THIS September, US billionaire Michael Bloomberg and US Secretary of Commerce Penny Pritzker will host the second US-Africa Business Forum, which aims at increasing trade and investment between the US and Africa.
The forum is scheduled for the week of September 19, coinciding with the 71st session of the UN General Assembly, and will build on the progress of the first such forum held during the US-Africa Leaders Summit in August 2014. Almost 50 African heads of state and more than 150 global CEOs attended that summit.
These days, forums like these are nearly a dime a dozen; China, India, Japan and Europe all have annual or biennial summits with African leaders.
Although the China slowdown and the global commodity price collapse over the past year or so have already done damage to many African economies, it would be wrong to conclude that they have given Africa a mortal blow, or even really shaken it in a fundamental way.
This is because many of the forces that have shaped the continent over the past decade and a half – since the infamous “hopeless continent” Economist magazine cover in May 2000 – are more subtle, discreet and nuanced; they have brought Africa to this point where everyone is scrambling to be a suitor. However, they are not acknowledged enough.
Sixteen years ago, war, AIDS, famine and poverty were the buzzwords around Africa, and aid was the key to fixing them all.
Today, business, trade and investment are the big words; entrepreneurship challenges abound, venture capital investors are roaming the continent looking for somewhere to plug their money, and numerous governments have launched specialised funds to give small businesses easy access to capital.
And although you might think Africa’s economic situation was turned around by a few wild cat investors and a booming global commodity market, that’s only part of the story; the bulk of the change has come from within Africa itself.
In this series, Mail & Guardian Africa will chronicle some of the African multinationals, entrepreneurs, leaders and artists that have shaped the 21st century Africa as we know it. The list is by no means exhaustive, but will give some outline to the question of how we got here.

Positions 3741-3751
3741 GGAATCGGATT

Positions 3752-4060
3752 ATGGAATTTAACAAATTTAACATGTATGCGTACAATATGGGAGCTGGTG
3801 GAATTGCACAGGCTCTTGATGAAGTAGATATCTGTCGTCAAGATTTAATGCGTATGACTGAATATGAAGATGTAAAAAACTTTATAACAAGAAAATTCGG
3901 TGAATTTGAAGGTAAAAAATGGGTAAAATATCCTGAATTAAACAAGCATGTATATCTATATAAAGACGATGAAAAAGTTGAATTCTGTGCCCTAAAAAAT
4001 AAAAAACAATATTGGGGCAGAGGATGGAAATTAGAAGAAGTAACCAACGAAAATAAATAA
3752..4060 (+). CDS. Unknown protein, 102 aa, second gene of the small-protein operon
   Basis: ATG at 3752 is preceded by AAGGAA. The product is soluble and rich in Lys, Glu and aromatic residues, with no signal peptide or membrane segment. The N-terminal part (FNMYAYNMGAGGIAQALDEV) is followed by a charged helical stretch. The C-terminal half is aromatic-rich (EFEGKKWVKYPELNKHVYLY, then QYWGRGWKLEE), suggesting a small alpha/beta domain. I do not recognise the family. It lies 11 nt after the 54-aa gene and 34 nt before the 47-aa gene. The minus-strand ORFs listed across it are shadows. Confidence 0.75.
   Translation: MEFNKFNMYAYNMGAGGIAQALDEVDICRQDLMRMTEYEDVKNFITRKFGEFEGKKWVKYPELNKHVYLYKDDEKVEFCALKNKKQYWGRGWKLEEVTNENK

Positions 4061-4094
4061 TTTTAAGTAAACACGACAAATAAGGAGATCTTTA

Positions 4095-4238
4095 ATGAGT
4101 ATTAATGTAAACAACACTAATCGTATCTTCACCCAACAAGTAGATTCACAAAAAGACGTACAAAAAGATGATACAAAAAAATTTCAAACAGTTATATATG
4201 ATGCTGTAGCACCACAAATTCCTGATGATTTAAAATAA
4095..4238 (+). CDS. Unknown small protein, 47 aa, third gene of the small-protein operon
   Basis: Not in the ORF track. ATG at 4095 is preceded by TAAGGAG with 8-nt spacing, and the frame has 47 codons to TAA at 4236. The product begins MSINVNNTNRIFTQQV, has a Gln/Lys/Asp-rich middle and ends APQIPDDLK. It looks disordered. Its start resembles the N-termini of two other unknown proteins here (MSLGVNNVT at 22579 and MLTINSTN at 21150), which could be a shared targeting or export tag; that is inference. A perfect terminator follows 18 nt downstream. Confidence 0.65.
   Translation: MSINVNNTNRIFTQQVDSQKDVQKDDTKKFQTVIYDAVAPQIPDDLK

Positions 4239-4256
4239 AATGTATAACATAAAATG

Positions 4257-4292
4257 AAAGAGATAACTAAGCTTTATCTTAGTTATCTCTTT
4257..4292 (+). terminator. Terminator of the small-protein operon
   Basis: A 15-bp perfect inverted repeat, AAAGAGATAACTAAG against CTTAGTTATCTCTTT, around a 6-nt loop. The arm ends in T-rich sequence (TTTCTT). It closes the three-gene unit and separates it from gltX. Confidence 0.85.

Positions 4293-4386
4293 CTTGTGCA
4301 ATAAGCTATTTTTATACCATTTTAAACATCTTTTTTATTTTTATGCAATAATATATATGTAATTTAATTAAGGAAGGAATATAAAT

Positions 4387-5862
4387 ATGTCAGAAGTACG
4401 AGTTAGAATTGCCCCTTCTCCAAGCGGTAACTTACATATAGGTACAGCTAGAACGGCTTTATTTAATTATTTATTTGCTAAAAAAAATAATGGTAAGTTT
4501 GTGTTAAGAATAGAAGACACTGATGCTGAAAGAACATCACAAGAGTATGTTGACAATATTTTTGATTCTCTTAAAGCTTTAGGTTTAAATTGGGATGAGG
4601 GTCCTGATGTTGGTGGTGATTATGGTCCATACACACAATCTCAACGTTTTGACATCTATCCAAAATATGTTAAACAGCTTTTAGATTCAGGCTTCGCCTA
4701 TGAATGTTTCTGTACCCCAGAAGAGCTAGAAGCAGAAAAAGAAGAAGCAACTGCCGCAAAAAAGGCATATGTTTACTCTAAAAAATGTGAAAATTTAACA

The mobile revolution
There has perhaps never been anything as transformative in Africa in its independent history, as the mobile revolution. In 1998, there were less than 2 million mobile subscriptions on the continent, 86% of which were in South Africa, says data from the African Development Bank (AfDB).
But then, mobile quickly took Africa by storm, subscriptions grow by 2,000% in a decade; last year, there were more than 700 million mobile subscriptions on the continent.
The reason why Africa took to mobiles so fast has been theorised many times, and it mostly has to do with fixed landlines being so few that the continent leapfrogged that analogue telephony age altogether.
But the greater question is how that happened, and the impact that it had on how business in Africa is conceptualised and done today.
Much of it can be traced back to MTN South Africa, which started out as M-Cell in 1994. In 1998, the company acquired mobile operator licenses in Swaziland, Uganda and Rwanda.
By crossing borders on on a large scale, MTN gave a real shot in the arm to the idea of intra-African trade
Three years later, MTN cracked the deal of a lifetime when it got a license to operate in Nigeria, which would quickly become its largest market by far: 62.8 million subscribers at last count, compared 28.5 million in its home market of South Africa. By the end of 2015, MTN had 231 million subscribers, nearly a third of Africa’s total.
MTN did something few other companies had done before – it became the first true African multinational, demonstrating - with big boots on the ground presence - that large, profitable, home-grown business was possible on a continent that the world was dismissing as “hopeless”.
By crossing borders on that scale, MTN also gave a real shot in the arm to the idea of intra-African trade, which until that point, was something that was discussed excitedly in pan-Africanism conferences, but few private enterprises had actually taken it on in real life.